Cadillac announces CT6 Plug-In Hybrid; cheaper, faster and more efficient than the gas version

The Cadillac CT6 Plug-In Hybrid goes on sale in North America in spring of 2017. The CT6 Plug-In offers over 400 miles of combine driving range, a full EV range of an estimated 30 miles and a zero to 60 mph time of 5.2 seconds.

After some misadventures with the ELR, Cadillac has stepped back into the Plug-In Hybrid game with their new CT6 PHEV.  The car is expected to ship in the spring of 2017 and start at $76,090 before incentives are taken into account.

The CT6 compares well to its gas counterpart, offering much higher efficiency (65 MPGe), better performance (335hp, 0-60 in 5.2s, compared to 5.3-6.1s depending on engine configuration) and 30 miles of all-electric range.  This is less electric range than the Volt offers, and even less than the ELR did, which is an unfortunate step backwards by GM.  That said, 30 miles fits almost exactly the average daily mileage driven by American drivers (29.2 miles), so this should still allow many drivers to avoid using gasoline on most days, especially if they have a short commute or can charge at work.

The gas-powered CT6 costs $69,585 for the “Premium Luxury” trim level and twin-turbo engine, which is the most comparable to the PHEV version, which means the PHEV version comes with a $6,505 premium.  However, it includes some extra options, and various government incentives will be available, including the $7,500 federal tax credit and possibly state incentives as well.  This should mean that the CT6 Plug-In Hybrid will be cheaper than a similarly-equipped gas version after incentives, in addition to the performance and efficiency benefits – which means even more savings on gasoline in the long term.  At this price, if you’re thinking about getting a CT6, there’s no reason I can imagine not to get the plug-in version.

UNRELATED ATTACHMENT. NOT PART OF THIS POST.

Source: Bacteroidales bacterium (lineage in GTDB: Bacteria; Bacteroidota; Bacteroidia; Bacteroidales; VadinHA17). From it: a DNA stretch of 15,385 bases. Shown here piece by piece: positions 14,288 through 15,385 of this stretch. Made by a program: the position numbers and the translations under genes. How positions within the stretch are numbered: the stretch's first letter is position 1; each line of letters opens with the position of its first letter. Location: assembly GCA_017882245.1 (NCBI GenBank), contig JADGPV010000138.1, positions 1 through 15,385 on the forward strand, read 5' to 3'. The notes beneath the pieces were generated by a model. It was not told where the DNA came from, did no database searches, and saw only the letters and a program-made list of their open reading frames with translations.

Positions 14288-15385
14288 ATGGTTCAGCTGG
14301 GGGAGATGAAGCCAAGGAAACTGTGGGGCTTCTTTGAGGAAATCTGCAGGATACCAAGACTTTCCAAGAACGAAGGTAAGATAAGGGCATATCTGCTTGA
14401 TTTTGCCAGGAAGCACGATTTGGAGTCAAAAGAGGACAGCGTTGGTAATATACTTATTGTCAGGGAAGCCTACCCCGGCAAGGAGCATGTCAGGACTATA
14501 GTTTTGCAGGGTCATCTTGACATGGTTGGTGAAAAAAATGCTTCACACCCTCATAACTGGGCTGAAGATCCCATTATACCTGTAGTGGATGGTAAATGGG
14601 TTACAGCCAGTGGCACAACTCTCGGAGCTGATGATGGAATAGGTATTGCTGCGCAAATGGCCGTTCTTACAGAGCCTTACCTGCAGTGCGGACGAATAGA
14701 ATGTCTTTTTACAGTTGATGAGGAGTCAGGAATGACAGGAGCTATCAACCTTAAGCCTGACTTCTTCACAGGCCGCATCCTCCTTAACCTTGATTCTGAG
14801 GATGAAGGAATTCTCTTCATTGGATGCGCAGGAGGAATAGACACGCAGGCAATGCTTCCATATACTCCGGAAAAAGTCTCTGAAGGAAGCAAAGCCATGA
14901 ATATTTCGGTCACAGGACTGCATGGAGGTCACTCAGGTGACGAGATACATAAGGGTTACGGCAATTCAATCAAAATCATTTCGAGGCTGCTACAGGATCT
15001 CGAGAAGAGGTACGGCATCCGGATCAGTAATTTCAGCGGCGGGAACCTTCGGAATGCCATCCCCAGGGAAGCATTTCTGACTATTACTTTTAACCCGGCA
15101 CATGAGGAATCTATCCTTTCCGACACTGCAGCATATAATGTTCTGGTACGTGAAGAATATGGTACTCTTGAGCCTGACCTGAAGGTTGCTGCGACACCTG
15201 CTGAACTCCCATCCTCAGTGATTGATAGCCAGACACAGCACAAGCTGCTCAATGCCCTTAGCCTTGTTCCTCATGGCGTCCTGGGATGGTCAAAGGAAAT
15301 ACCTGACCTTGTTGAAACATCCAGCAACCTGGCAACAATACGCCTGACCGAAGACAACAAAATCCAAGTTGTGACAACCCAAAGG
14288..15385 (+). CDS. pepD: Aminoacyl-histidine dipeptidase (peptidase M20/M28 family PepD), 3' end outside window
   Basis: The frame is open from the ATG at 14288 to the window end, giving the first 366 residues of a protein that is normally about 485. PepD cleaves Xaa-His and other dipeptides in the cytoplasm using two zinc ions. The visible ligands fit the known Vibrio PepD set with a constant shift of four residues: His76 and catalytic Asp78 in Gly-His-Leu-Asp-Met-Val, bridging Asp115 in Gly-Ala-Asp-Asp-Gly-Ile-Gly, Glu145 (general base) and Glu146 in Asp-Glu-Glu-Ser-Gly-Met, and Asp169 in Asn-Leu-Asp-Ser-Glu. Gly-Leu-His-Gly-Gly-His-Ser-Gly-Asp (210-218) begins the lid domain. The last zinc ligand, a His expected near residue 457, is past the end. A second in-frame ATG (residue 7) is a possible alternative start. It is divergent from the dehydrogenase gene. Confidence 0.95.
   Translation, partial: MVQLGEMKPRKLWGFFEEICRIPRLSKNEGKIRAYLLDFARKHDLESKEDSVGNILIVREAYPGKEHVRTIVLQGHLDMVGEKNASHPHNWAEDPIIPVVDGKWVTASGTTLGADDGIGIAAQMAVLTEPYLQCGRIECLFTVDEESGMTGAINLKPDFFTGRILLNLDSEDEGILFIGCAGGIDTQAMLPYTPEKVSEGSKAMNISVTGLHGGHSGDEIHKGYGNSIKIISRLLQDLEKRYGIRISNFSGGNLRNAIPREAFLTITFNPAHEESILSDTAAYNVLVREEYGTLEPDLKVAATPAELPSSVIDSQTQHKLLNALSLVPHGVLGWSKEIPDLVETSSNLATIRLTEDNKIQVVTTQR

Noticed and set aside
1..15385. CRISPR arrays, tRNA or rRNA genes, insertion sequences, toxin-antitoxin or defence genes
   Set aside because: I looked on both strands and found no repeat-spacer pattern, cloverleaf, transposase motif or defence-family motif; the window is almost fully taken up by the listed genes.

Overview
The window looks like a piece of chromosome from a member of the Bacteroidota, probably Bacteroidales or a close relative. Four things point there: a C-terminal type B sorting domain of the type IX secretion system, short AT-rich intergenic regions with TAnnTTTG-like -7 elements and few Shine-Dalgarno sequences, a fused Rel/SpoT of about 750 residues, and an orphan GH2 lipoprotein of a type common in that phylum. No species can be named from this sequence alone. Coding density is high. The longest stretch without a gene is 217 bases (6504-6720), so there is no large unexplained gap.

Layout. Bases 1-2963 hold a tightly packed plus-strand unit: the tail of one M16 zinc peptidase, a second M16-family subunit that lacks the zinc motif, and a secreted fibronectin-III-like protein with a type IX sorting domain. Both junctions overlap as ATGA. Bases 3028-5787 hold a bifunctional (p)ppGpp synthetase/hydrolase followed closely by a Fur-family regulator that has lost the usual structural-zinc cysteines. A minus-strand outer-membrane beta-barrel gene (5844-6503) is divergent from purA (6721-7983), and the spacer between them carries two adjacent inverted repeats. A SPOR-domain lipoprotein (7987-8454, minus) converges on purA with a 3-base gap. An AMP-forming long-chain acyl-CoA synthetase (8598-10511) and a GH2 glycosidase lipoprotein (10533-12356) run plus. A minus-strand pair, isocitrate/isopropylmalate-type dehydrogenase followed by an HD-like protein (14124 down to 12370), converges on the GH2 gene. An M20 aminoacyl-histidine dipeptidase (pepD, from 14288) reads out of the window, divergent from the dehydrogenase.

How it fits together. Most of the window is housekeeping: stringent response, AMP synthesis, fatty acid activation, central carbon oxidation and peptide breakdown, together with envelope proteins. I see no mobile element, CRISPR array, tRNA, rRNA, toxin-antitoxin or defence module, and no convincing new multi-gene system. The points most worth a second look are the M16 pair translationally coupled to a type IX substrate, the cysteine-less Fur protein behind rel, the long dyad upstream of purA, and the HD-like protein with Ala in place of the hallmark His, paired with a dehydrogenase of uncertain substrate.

While GM has been making a plug-in hybrid for years with the Volt – which we reviewed positively a few months ago – the ELR, Cadillac’s previous effort, was basically a classed-up Volt powertrain underneath a different body style, nicer interior and a few upgraded components, with a heavily inflated price.  Introduced with a $75k base price, it sold very poorly until GM dropped the price and started offering huge dealer incentives, until eventually some customers were able to purchase the car for not much more than $50k.  Still, this was not enough to save the ELR project, and it was cancelled this year.  It’s good to see Cadillac offering another plug-in hybrid, at what seems to be a good value when compared to its gas offering.

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Avatar for Jameson Dow Jameson Dow

Jameson has been driving electric vehicles since 2009, and has been writing about them and about clean energy for since 2016.

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